Waste is any solid, liquid, or contained gaseous material that is disposed of, burned, incinerated, or recycled. Wastes are considered hazardous when they exhibit at least one of four characteristics or appear on one of four EPA lists.
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Characteristic hazardous wastes exhibit one or more of the following characteristics:
Ignitable: Wastes that easily catch fire when exposed to heat. A waste with a flash point below 140°F is considered hazardous. This information is typically available on safety data sheets or from product suppliers (e.g., solvents and some paints).
Corrosive: Wastes that can corrode metal or have a very low or high pH. A waste with a pH less than or equal to two or greater than or equal to 12.5 is considered hazardous (e.g., or caustic cleaners, battery acid, and rust removers).
Reactive: Wastes that are unstable, explosive, and/or emit toxic gases (e.g., cyanides or sulfide-bearing waste).
Toxic: Wastes that can cause injury or death if swallowed, inhaled, or absorbed through the skin or eyes, or can leach into soil or ground water when disposed of on land (e.g., heavy metals such as lead or mercury).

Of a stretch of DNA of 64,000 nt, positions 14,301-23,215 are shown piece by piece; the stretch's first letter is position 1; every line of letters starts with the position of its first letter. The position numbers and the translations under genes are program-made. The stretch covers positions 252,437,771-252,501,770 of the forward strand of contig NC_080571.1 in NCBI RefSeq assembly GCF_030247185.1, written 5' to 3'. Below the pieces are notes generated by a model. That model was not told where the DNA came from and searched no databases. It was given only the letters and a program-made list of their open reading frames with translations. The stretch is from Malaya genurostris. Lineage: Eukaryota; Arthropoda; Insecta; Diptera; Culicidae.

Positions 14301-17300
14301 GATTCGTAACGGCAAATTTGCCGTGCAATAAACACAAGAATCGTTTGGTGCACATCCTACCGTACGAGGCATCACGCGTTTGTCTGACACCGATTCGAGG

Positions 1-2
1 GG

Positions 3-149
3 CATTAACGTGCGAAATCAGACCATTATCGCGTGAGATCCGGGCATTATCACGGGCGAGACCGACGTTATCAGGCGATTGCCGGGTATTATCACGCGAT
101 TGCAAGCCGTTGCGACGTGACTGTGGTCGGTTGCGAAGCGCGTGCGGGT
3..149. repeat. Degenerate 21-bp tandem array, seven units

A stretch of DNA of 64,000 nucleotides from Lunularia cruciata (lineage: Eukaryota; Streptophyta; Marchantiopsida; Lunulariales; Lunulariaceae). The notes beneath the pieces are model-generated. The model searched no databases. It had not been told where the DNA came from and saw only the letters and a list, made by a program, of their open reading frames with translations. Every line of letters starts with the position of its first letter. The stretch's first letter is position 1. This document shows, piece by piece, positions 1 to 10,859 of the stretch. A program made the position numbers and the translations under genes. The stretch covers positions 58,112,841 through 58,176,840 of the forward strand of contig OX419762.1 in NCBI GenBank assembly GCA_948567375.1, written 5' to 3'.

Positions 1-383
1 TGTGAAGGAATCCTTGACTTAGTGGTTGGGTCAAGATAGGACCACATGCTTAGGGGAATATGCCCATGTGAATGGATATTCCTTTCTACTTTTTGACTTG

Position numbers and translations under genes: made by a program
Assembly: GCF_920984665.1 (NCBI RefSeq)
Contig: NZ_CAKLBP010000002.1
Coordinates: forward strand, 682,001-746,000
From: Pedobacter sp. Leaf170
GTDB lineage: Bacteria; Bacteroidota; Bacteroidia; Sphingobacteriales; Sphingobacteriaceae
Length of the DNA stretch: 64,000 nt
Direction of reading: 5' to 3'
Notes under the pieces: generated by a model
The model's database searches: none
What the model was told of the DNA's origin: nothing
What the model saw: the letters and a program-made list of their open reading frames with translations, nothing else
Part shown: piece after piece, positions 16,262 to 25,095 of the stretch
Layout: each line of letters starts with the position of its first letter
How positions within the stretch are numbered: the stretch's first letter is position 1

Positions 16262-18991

Listed hazardous wastes appear on any of four lists issued by EPA: F-List, K-List, P-List, or U-List.
Some of these wastes (e.g., some pesticides can be fatal to humans in small doses) are so dangerous that they are called Acute Hazardous Wastes.
Safety data sheets, product supplier information, and analytical testing can help determine the characteristics and constituents of waste. Compare waste to the characteristics and listed chemicals that make waste hazardous. DEQ staff can also help determine whether your waste meets the hazardous criteria.
If you generate hazardous waste, you must comply with these steps:
- Determine your generator size category based on the amount of waste generated in a month.
- Comply with storage quantity and time limit requirements.
- Appropriately treat or dispose of the waste.